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Blink: The Power of Thinking Without Thinking

Blink: The Power of Thinking Without Thinking

Author:Malcolm Gladwell
Publisher:Little, Brown, and Co.

By Angie Drobnic Holan | Posted 4/13/2005

When we contemplate the power of unconscious thought, it’s usually in the context of swirling sexual desire or perhaps a drug-fueled reverie—think Oedipus, Sigmund Freud, Salvador Dali, or Timothy Leary. But Malcolm Gladwell’s new book, Blink, makes the case that unconscious thought can help us with practical decisions in both work and life. According to Gladwell’s hypothesis, our brains are powerful organic computers that arrive at highly technical yet accurate decisions without having to make much of an effort. He opens his argument with the example of the kouros, a Greek statute that a prominent museum has purchased, convinced after its exhaustive scientific tests that the statue is genuine. But the experts knew intuitively that the pristine-looking statue was a fake. How did they know? That’s what Blink is all about.

Much like The Tipping Point, Gladwell’s previous book on the potential for rapid social change, Blink unites seemingly disparate topics under the rubric of Gladwell’s intriguing theories. He takes us from Greek statuary to marriage counseling to pop music to the 1999 shooting of immigrant Amadou Diallo in New York. All these phenomena are affected by the power of instant perception, for both good and ill. The awkward point of Gladwell’s argument is that he’s honest enough to concede the imperfections of quick decision-making: Snap decisions work great, except, well, when they don’t. Gladwell’s explanation for this is that it takes training and expertise to make snap judgments accurate. Throw inexperienced people into stressful situations, and they can make decisions that are absolutely wrong. This is what happened in the Diallo shooting, Gladwell contends: Rookie cops misinterpreted Diallo’s body language so quickly that there was not time to turn back or reassess.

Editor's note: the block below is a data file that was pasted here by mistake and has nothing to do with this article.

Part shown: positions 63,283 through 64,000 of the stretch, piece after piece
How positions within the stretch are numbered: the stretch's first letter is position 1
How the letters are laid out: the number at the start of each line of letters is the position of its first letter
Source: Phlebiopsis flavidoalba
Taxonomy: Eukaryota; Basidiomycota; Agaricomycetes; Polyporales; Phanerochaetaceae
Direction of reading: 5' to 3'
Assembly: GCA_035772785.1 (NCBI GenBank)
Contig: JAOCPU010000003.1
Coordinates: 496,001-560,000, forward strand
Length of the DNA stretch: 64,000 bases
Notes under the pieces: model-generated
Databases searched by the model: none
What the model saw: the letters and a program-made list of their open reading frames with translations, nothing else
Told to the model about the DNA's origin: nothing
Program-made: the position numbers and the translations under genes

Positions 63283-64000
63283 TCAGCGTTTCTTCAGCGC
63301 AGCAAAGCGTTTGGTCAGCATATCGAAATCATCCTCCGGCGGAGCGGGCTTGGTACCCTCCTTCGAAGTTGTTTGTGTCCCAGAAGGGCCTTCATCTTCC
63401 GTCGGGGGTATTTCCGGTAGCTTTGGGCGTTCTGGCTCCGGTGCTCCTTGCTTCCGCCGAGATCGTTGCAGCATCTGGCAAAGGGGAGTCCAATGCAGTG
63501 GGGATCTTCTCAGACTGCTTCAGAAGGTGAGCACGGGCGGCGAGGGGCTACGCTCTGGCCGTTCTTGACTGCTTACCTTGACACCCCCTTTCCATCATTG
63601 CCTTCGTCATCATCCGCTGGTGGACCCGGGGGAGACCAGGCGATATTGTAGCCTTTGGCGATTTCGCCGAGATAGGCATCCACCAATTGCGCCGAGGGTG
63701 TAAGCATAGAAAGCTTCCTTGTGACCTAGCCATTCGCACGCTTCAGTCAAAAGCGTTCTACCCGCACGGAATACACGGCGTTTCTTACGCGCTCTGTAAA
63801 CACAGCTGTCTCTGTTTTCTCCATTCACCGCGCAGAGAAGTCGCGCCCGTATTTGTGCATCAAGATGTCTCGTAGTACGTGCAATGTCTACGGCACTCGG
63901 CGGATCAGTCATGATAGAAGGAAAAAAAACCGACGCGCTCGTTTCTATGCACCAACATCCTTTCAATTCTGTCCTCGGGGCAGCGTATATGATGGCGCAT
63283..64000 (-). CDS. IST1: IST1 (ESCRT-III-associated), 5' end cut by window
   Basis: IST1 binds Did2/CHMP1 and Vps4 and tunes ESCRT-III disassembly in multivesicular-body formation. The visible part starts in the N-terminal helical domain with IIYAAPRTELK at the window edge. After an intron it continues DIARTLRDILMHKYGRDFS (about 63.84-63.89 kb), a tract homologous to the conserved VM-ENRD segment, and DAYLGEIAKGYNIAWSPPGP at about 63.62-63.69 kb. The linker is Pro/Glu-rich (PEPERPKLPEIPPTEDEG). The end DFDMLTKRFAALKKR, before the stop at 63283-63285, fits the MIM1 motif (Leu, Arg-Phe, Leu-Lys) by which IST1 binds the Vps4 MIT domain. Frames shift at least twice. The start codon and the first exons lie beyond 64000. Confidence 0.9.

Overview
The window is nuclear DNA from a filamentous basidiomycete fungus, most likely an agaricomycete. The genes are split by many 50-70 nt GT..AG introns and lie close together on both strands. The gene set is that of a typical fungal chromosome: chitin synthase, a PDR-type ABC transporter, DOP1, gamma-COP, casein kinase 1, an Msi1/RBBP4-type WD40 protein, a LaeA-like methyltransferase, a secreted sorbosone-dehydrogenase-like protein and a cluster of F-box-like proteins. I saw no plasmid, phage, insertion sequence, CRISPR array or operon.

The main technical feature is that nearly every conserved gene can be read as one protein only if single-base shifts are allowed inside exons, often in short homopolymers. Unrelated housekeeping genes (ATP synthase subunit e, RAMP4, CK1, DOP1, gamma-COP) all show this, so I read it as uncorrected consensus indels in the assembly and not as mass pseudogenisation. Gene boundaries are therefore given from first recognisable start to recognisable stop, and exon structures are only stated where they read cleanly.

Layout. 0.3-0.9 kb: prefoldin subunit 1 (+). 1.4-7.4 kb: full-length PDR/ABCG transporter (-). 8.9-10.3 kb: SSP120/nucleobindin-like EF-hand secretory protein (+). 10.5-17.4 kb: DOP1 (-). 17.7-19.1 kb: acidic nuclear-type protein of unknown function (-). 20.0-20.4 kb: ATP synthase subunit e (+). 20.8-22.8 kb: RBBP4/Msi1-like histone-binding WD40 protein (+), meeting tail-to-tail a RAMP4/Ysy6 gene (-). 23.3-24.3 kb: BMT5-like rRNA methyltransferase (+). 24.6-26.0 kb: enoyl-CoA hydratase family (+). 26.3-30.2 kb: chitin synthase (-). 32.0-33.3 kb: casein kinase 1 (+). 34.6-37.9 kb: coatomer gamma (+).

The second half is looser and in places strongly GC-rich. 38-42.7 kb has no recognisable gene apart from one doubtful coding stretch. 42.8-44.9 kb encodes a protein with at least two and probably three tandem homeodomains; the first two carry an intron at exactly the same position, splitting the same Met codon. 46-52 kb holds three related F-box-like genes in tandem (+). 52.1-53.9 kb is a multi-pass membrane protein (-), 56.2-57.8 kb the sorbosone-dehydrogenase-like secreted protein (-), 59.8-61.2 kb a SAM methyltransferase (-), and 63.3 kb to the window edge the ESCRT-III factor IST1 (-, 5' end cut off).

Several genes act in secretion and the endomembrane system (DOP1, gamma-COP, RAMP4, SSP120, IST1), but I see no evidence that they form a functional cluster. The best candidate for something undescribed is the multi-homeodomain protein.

But it’s easy to forgive Gladwell the dings in his argument because he’s such a generous, amusing storyteller. Even in stories we think we’ve heard before, his writing is fresh and funny. Gladwell retells the familiar story of New Coke and its disastrous unveiling with simple, declarative sentences that are nevertheless infused with drama. We know how the story will end, but Gladwell delights us with his re-telling, and he brings new insights into why the soda company decided to tinker with its famous drink in the first place.

All these different examples of thinking without thinking make Blink a hard book to characterize. It’s nonfiction, certainly. But it’s an interesting blend of journalism, sociology, business reporting and even science writing. The marriage of eclectic subject matter to good writing creates a book that zips along on a journey of ideas.

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